How to choose the healthiest yogurt
When buying yogurt, you want to spoon up the best – yogurt rich in calcium, probiotics and tastes great too. Yogurt has become one of the most sought after foods in the grocery store and is considered a true health-food superstar. Walk down the dairy aisle and the amount of shelf space devoted just to yogurt has exploded in recent years. When there is such a wide variety to choose from it can become quite mindboggling to know if we are choosing a healthy yogurt or not.
But aren’t all yogurts healthy you may ask? The short answer is no. Not all yogurts are equal in terms of the amount of sugar, fat, and protein content and that is where being an informed and smart consumer makes all the difference on choosing your healthiest option.
Here’s what you need to know when reading a yogurt label:
· Take notice of the sugar content
Yogurt, like milk, naturally contains the milk sugar called lactose. But many yogurt brands add additional sugar often in the form of high fructose corn syrup, to make it more palatable for people who don’t like its natural tanginess. Yogurts that state “fruit on the bottom” or “fruit flavored” and has elaborate sounding flavors like Boston Cream Pie, Berry Blue Blast or Caramel Macchiato, are pretty much guaranteed to contain too much sugar and thus more calories.
What to choose: Read the Nutrition Facts Label and look for yogurts containing no more than 8 grams of sugar per serving size. The American Heart Association recommends that women should limit their sugar to no more than 6 teaspoons a day or 24 grams while men should eat a max of 9 teaspoons a day or 36 grams. Remember too that sugar comes in different forms such as cane sugar, honey, fruit juice concentrate, or evaporated cane syrup. Some of them may sound healthier than regular sugar but they are also just sources of empty calories.
· Are artificially sweetened yogurt okay to use?
Some yogurt brands will choose to sweeten their product using artificial sweeteners in order to reduce calories and sugar. If the yogurt tastes good to you and you enjoy eating it, keep doing so.
What to choose: Look for labels that have a simple ingredient list. Some brands will have a long list of ingredients of which many are thickeners, stabilizers and other additives included in the yogurt. Choose brands that use as few of ingredients as possible.
· Go Greek or regular?
Greek yogurt has dominated the yogurt scene for a while now and for good reason. Generally, most Greek yogurts tend to be higher in protein than regular yogurts. Even though most people are not protein deficient, Greek yogurt makes a great snack or breakfast/lunch item for anyone wanting to pump up their protein intake at a meal.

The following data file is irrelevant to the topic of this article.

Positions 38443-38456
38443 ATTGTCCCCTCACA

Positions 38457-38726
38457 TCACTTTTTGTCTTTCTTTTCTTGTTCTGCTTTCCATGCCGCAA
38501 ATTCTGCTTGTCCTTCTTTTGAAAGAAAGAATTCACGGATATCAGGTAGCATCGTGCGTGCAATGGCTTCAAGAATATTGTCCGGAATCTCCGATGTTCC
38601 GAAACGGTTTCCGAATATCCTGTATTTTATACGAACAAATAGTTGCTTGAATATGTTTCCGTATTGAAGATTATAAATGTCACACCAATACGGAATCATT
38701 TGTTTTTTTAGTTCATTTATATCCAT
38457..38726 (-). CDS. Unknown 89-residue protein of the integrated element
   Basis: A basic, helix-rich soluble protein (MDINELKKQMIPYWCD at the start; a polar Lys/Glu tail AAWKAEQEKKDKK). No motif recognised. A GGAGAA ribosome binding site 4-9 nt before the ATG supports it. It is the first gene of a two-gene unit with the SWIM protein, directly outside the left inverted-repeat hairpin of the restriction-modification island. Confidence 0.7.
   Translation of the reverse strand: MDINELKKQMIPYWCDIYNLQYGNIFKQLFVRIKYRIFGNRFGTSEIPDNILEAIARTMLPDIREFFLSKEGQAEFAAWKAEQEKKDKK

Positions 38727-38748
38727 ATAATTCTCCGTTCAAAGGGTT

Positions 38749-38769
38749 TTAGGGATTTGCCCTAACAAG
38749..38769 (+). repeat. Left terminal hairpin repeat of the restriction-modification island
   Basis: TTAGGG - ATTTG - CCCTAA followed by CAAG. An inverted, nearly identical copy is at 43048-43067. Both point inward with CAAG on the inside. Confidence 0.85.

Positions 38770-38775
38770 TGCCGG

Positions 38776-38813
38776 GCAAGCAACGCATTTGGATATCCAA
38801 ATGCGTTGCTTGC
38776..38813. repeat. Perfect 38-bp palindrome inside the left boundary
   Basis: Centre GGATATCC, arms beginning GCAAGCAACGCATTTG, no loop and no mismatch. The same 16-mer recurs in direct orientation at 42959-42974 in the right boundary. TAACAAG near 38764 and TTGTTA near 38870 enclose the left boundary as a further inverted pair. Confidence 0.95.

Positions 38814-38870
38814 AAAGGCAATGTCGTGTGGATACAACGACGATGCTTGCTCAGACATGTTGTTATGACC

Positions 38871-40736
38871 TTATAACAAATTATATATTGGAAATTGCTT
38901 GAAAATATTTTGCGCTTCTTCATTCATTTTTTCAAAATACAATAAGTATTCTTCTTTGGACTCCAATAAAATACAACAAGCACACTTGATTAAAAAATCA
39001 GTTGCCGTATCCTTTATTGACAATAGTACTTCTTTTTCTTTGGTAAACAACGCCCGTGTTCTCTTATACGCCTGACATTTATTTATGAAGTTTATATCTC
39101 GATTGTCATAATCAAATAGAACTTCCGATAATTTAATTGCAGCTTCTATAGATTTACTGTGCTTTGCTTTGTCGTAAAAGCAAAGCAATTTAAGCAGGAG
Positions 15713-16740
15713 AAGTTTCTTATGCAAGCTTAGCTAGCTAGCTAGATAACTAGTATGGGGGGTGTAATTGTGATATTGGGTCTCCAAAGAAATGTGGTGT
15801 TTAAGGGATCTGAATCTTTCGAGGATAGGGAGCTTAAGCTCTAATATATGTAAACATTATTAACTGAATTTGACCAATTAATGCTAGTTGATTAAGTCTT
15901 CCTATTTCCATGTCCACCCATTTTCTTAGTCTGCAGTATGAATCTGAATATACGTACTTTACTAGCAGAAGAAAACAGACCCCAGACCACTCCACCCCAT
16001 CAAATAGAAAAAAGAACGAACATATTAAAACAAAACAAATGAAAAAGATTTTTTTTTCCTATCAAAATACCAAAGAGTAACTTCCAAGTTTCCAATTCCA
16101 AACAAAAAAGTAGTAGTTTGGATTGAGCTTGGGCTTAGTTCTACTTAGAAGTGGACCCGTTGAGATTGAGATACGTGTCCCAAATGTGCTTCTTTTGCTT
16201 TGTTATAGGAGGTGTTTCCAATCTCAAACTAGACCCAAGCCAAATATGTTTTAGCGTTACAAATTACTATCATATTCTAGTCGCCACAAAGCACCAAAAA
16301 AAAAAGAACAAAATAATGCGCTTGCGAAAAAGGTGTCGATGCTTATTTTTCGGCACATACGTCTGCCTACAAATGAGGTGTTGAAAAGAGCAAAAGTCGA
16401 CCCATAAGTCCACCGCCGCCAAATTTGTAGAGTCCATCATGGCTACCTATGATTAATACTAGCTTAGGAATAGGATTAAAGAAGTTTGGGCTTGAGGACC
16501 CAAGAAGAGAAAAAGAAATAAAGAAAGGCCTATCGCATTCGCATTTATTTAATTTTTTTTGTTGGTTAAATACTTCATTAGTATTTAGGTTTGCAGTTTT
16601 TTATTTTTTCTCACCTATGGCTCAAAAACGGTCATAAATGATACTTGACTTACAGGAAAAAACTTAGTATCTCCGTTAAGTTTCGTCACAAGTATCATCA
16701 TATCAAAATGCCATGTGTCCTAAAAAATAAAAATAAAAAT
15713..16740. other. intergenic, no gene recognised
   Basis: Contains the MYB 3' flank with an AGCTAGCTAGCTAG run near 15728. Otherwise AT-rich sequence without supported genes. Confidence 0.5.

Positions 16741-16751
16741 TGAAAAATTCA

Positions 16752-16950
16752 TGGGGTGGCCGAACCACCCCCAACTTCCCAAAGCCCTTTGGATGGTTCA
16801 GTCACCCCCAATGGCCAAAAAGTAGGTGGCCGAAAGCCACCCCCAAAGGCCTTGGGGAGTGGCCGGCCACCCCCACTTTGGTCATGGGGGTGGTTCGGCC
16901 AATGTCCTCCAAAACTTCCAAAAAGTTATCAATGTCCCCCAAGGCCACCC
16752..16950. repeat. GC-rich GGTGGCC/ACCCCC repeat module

Traditional Greek yogurt has been strained to remove the whey (the calcium-rich liquid left behind after the milk curdles) resulting in a thicker consistency than unstrained yogurt and preserves yogurts distinctive, sour taste. If you are lactose intolerant, Greek yogurt may fit the bill since some of the sugar is lost during the straining process.
What to choose: Look for Greek yogurts with at least 10 grams of protein or more per serving while also paying attention to the amount of sugar it contains.
· Lowfat or nonfat yogurts
If the label reads “low-fat or nonfat” beware. They are not lying about their fat content but they are not disclosing that most likely they also contain a high amount of sugar. In fact some have as many calories as full-fat yogurts due to added sugars.
What to choose: Some studies suggest dairy foods, unlike other sources of saturated fat, may not be bad for the cardiovascular system. In other words, it is probably okay to go ahead and choose a higher fat yogurt that most likely will have less sugar.
· What about “whipped” yogurts?
Yogurts that have the word “whipped” on the label are yogurts that incorporate air for a lighter consistency. They do contain fewer calories simply because there is less actual yogurt – 4 ounces by weight, for example, compared to 6 ounces in a typical single-serving container.
What to choose: It would be better to stick with a Greek yogurt. The whipped yogurts will have fewer calories, but they also contain less important nutrients such as calcium and protein and are often at the same price or even higher than regular yogurt.
· My yogurt says it contains “live and active cultures” Is this a good thing?
That is a very good thing! If you look under the ingredient list, look for the words like L. acidophilus, L. casel, B. bifidum and B. Longum. These are all probiotics which is a “helpful” kind of bacteria which are very beneficial in several ways – they produce vitamin K, they help the body absorb nutrients and maintain the right balance of good bacteria which may treat conditions such as diarrhea, eczema, vaginal infections, and irritable bowel syndrome.
What to choose: Most yogurts from regular to frozen to Greek contain these live bacteria. But to be sure, either read the ingredient list or look for a “live and active cultures” seal on the yogurt container. This means the yogurt contains at least 100 million cultures per gram.
Common brands that contain probiotics include Chobani, Dannon, Yoplait, Fage, Stonyfield, and Siggi.